Teenager killed as clashes mar Bahrain celebrations

January 1, 2012

The death of a teenager from Sitra, a town south of the capital Manama, has clouded the end of the year in Bahrain where the chasms between the two religious communities are widening and the divergences between media reports are perplexing.

Syed Hashem Saeed Eisa, 15, died late on Saturday, but Bahrain heard two different versions about how it happened.

According to Al Wefaq, the largest opposition society, the teenager was killed by the police who shot him at close range in Sitra. The society posted his ID and pictures and comments by people condemning “the attack on peaceful demonstrators.”

However, the General Director of the Central Governorate, where Sitra is located, said Syed Hashem was among a group of rioters attacking the police.

Molotov cocktails

“The deceased had sustained severe burns on various parts of his body and an injury to his neck,” he said.

“Tear gas does not cause the type of burns that were observed on the body of the deceased. The Ministry of Interior has requested the Public Prosecution to investigate the case,” he said.

According to the official, “initial investigations revealed that the deceased was among those involved in the attack on security forces with molotov cocktails earlier in the day.”

Sitra and several villages were on Saturday afternoon the scenes of clashes between rioters and police.

According to the police, “groups of vandals were involved in rioting, vandalism, the blocking of roads and the hurling of stones.”

“These groups also attacked the Sitra Police Station from various sides and tried to burn the building by using molotov cocktails. Police used tear gas to disperse them.”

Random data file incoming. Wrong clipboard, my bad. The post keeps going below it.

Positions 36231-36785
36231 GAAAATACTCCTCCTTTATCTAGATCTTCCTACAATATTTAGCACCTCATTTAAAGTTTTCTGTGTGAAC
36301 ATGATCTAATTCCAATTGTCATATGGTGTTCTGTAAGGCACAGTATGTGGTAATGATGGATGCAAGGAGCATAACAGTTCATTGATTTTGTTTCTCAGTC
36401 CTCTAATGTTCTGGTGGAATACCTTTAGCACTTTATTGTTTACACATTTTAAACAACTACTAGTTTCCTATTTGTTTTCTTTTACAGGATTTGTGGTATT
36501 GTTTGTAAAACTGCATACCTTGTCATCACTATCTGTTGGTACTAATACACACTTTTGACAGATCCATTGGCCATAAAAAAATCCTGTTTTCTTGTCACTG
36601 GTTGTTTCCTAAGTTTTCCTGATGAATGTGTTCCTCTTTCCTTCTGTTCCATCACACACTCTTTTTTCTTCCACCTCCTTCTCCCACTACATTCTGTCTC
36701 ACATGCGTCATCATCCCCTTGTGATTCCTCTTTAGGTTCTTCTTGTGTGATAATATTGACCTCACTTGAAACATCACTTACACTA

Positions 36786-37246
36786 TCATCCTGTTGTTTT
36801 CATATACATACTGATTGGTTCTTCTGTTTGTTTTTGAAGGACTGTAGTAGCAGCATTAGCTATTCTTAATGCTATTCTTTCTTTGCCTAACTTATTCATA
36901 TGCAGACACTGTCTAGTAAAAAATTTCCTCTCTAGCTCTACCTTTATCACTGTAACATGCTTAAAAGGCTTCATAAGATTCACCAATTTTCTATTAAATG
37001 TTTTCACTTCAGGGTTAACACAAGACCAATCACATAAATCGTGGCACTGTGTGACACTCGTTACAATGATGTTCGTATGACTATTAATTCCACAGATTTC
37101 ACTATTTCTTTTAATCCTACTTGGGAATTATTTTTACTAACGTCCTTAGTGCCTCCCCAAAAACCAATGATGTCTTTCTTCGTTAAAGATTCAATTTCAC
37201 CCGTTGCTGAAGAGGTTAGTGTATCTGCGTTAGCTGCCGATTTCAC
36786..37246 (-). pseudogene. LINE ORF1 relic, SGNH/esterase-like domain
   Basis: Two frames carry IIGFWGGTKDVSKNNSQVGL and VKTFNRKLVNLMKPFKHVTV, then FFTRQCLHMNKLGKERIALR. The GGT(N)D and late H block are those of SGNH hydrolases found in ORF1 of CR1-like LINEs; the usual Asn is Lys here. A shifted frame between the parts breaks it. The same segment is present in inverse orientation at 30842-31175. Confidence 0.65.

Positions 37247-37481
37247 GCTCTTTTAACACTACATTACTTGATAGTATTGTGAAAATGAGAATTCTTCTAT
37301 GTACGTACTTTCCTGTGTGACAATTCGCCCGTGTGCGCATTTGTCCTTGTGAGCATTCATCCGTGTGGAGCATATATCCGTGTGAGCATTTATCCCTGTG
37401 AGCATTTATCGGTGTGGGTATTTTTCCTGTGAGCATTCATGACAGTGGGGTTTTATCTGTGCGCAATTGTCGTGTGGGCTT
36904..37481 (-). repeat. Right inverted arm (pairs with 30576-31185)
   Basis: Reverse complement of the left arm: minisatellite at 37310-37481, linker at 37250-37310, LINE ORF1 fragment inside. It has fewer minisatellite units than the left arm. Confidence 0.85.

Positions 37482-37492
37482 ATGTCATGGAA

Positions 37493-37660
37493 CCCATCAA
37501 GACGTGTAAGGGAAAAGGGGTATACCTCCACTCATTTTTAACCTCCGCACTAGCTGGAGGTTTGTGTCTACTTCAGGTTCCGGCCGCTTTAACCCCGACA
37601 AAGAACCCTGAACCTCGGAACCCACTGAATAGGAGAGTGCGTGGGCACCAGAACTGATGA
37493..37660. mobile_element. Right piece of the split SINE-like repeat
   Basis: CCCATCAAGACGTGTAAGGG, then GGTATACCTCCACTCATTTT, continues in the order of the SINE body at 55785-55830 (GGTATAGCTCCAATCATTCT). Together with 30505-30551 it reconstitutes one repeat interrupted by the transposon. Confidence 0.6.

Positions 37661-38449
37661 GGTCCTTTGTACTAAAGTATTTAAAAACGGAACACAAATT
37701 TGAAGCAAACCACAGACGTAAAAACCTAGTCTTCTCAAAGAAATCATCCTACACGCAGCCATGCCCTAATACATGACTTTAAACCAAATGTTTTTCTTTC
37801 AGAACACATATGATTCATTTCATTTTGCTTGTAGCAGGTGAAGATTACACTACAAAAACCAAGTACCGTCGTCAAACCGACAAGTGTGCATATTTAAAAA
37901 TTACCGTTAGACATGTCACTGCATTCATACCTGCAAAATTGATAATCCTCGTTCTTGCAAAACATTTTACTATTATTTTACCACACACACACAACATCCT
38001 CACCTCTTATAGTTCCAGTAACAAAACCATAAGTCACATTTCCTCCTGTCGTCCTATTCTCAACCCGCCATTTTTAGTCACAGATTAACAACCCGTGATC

Steps not enough

More clashes are expected as the body of Syed Hashem is laid to rest.

Hopes that the publication of a report on November 23 by an international fact-finding commission about the incidents that hit Bahrain in February and March and their consequences would calm the situation are ominously fading in the absence of major initiatives.

The government accepted the searing report and several ministries have started implementing the report’s recommendations. However, some opposition groups claim that the steps are not enough and that more significant measures should be adopted.

The new year, celebrated by some and shunned by others, does not augur well following the publication of a resignation letter by the head of the National Commission, set up by King Hamad Bin Eisa Al Khalifa, to oversee the implementation of the Bahrain Independent Commission of Inquiry.




About the author

Born August 3, 1960 in Monastir, Tunisia
Media career:
  • ABC News (Tunisia)
  • Bahrain Tribune
  • Gulf News
  • Bahrain Television News
Teaching career:
  • Monastir (Tunisia)
  • University of Bahrain
  • MA  Mass Communications, University of Leicester
  • BA  in English & US literature and studies, University of Tunis

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